Presentation on theme: "STESSA 2012 Santiago, Chile Design Considerations for Braced Frames With Asymmetrical Friction Connections - AFC By J. Chanchi, G.A. MacRae, J.G. Chase,"— Presentation transcript:
STESSA 2012 Santiago, Chile Design Considerations for Braced Frames With Asymmetrical Friction Connections - AFC By J. Chanchi, G.A. MacRae, J.G. Chase, G.W. Rodgers, A. Mora, G.C. Clifton
Objectives Description of asymmetric friction connections (AFC) and their potential advantages in braced frames. Description of some AFC configurations. Description of AFC design parameters. Explanation of basic considerations to design and model AFC. Conclusions
Previous Research Symmetrical friction connections in braced frames by Tremblay (1993) and Grigorian&Popov (1994) Asymmetrical friction connections in moment resistant steel frames by C.Clifton (2005) Asymmetrical friction connections in braced frames by Butherworth (1999) and Macrae (2008)
Description of AFC Basic Geometry: Connection with standard holes in bottom and cap plate and slotted holes in central plate. Shims are placed between plates. Sliding force depends on size and number of fully- tensioned bolts
Description of AFC Typical Hysteresis loop for AFC with brass shims and 2 M16 bolts grade 8.8 obtained at University of Canterbury (2011) No degradation was obtained in tests when brass, aluminium and bisalloy shims were used. On the other hand, steel shims had a poor performance
Advantages of AFC Long slotted holes can provide a lot of deformation capacity Sliding force can be controlled easily by changing bolt size and number of bolts. The seismic energy is dissipated by friction in the AFC. No damage is expected in the frame and low damage is expected in the connection itself. Only bolts require replacement after a severe earthquake The cost is similar to that of conventional steel construction.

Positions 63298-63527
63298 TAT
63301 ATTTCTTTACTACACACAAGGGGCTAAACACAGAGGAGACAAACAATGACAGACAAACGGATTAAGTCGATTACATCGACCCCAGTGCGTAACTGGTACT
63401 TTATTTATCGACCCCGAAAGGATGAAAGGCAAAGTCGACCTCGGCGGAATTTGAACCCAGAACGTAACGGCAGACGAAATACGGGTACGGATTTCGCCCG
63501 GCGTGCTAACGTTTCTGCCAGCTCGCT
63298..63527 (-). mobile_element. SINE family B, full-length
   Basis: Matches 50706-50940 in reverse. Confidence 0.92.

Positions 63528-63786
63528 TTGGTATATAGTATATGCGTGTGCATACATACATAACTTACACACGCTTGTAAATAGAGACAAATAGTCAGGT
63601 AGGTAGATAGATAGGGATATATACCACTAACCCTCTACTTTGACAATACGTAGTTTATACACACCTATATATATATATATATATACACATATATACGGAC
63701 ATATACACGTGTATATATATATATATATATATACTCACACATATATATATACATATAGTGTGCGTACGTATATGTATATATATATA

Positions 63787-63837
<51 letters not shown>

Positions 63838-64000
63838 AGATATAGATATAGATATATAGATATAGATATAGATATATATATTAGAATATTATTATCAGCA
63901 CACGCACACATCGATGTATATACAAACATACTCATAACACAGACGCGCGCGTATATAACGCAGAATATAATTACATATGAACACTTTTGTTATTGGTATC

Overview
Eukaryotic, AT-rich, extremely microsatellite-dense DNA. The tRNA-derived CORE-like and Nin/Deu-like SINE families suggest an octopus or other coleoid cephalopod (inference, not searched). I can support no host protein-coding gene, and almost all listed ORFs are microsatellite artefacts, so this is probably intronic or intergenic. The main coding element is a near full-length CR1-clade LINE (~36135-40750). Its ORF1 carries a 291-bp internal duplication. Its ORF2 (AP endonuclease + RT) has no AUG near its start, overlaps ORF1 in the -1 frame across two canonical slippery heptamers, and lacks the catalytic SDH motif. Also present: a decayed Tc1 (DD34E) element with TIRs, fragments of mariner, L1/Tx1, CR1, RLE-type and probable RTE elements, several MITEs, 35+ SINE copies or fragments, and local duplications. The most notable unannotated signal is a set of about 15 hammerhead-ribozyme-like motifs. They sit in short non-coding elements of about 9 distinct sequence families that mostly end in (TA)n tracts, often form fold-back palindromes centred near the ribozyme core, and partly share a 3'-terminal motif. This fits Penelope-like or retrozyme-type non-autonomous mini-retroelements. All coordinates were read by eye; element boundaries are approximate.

AFC Configurations Applications on braced frames: B B AFC cross section B - B Slotted plate AFC detail
AFC Configurations Applications on braced frames: C - C C CC Slotted gusset AFC detail AFC cross section D - D AFC cross section Slotted bottom flange D D AFC detail
AFC Design Parameters Slot length must be obtained from maximum expected frame deformation multiply by oversize factor Фs > 1 Sliding force Fs=μn*n*Ntf n: number of shear planes (n=2) Ntf: fully tensioned bolt load, which depends on bolt size and steel grade. It is given in design tables as Proof load. μn: normalized friction coefficient. μ= for steel and brass shims (MacRae 2010) and up to μ=0.26 for brass shims according to tests at UC (2011).
AFC Design Parameters Recent real scale tests at UC have shown that AFC hysteresis loop for braced frame applications is almost rectangular in contrast with bilinear loop for beam-to- column moment connection (Clifton 2005) and MacRae (2010).
AFC Design and Modelling Special Considerations: To design the brace and its gusset plates, an overstrength factor must be incorporated when calculating sliding force. This prevent brace failure prior to sliding. The minimum value 0.26/0.21≈1.25 is recommended. To minimize moment transmission from column-to-beam connection it’s recommended: (i) Axes of brace, beam and column intercept at panel zone centre. (ii) Pinned end brace connections.
AFC Design and Modelling The AFC must be modelled with a perfectly plastic hysteresis loop. A non-linear time history analysis must be performed to obtain frame forces and non-desirable residual displacements,as well as maximum lateral displacement and required slot length.
AFC Design and Modelling Example: Concentrically single braced frame. Push over analysis with a target lateral displacement of 100mm 3.0 m 2.5 m AFC detail 4 M16 Gr.8.8, Brass shims 200UC PFC 200UC59.5 P = variable
Conclusions AFC can dissipate the energy and structure remains almost undamaged. Only AFC bolts may require replacement. The AFC cost is similar to that of a traditional fixed connection. Deformation and force requirements can be achieved by changing the number of bolts, slot length or bolt size.
Conclusions There are different AFC configurations which can be used on braced frames. Four of them were presented. The design considerations for AFC and conventional braced frames are similar but an adequate brace detail is required to minimize moment transmission. Also, an overstrength factor must be included when designing.